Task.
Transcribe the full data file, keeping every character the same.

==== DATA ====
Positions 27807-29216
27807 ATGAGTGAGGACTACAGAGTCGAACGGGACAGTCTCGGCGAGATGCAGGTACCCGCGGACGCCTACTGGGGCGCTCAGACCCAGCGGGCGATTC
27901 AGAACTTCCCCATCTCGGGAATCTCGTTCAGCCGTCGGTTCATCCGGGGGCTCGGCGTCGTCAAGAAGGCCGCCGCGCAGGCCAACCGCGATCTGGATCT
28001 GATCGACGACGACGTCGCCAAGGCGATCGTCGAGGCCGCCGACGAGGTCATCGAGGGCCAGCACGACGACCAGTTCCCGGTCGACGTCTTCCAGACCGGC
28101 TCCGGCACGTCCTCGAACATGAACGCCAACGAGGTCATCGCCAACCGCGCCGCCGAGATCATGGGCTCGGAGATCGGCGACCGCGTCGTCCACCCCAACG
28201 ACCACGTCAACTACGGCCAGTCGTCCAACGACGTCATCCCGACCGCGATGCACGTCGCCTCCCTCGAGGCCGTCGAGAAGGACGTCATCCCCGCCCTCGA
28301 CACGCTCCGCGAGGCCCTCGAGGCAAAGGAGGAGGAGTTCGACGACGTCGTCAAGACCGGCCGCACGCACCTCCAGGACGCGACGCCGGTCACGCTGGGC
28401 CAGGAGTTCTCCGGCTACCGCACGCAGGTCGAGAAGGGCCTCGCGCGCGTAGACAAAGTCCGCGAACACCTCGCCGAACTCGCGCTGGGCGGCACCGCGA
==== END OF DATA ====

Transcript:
Positions 27807-29216
27807 ATGAGTGAGGACTACAGAGTCGAACGGGACAGTCTCGGCGAGATGCAGGTACCCGCGGACGCCTACTGGGGCGCTCAGACCCAGCGGGCGATTC
27901 AGAACTTCCCCATCTCGGGAATCTCGTTCAGCCGTCGGTTCATCCGGGGGCTCGGCGTCGTCAAGAAGGCCGCCGCGCAGGCCAACCGCGATCTGGATCT
28001 GATCGACGACGACGTCGCCAAGGCGATCGTCGAGGCCGCCGACGAGGTCATCGAGGGCCAGCACGACGACCAGTTCCCGGTCGACGTCTTCCAGACCGGC
28101 TCCGGCACGTCCTCGAACATGAACGCCAACGAGGTCATCGCCAACCGCGCCGCCGAGATCATGGGCTCGGAGATCGGCGACCGCGTCGTCCACCCCAACG
28201 ACCACGTCAACTACGGCCAGTCGTCCAACGACGTCATCCCGACCGCGATGCACGTCGCCTCCCTCGAGGCCGTCGAGAAGGACGTCATCCCCGCCCTCGA
28301 CACGCTCCGCGAGGCCCTCGAGGCAAAGGAGGAGGAGTTCGACGACGTCGTCAAGACCGGCCGCACGCACCTCCAGGACGCGACGCCGGTCACGCTGGGC
28401 CAGGAGTTCTCCGGCTACCGCACGCAGGTCGAGAAGGGCCTCGCGCGCGTAGACAAAGTCCGCGAACACCTCGCCGAACTCGCGCTGGGCGGCACCGCGA